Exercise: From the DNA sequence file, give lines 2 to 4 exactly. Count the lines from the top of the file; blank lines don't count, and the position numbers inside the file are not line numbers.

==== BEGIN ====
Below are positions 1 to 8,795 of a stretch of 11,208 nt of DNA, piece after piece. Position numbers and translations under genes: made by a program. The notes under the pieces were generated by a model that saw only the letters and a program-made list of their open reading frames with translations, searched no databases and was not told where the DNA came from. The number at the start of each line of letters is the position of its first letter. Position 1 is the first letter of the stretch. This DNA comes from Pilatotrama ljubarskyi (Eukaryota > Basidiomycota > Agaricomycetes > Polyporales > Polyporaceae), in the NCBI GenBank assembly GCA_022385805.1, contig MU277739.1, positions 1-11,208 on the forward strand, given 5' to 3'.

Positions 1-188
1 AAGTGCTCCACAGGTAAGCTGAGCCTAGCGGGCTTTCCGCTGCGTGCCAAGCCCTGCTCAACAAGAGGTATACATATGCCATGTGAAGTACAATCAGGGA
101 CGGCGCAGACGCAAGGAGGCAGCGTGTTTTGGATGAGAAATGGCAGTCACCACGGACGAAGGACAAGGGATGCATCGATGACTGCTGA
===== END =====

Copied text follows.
Positions 1-188
1 AAGTGCTCCACAGGTAAGCTGAGCCTAGCGGGCTTTCCGCTGCGTGCCAAGCCCTGCTCAACAAGAGGTATACATATGCCATGTGAAGTACAATCAGGGA
101 CGGCGCAGACGCAAGGAGGCAGCGTGTTTTGGATGAGAAATGGCAGTCACCACGGACGAAGGACAAGGGATGCATCGATGACTGCTGA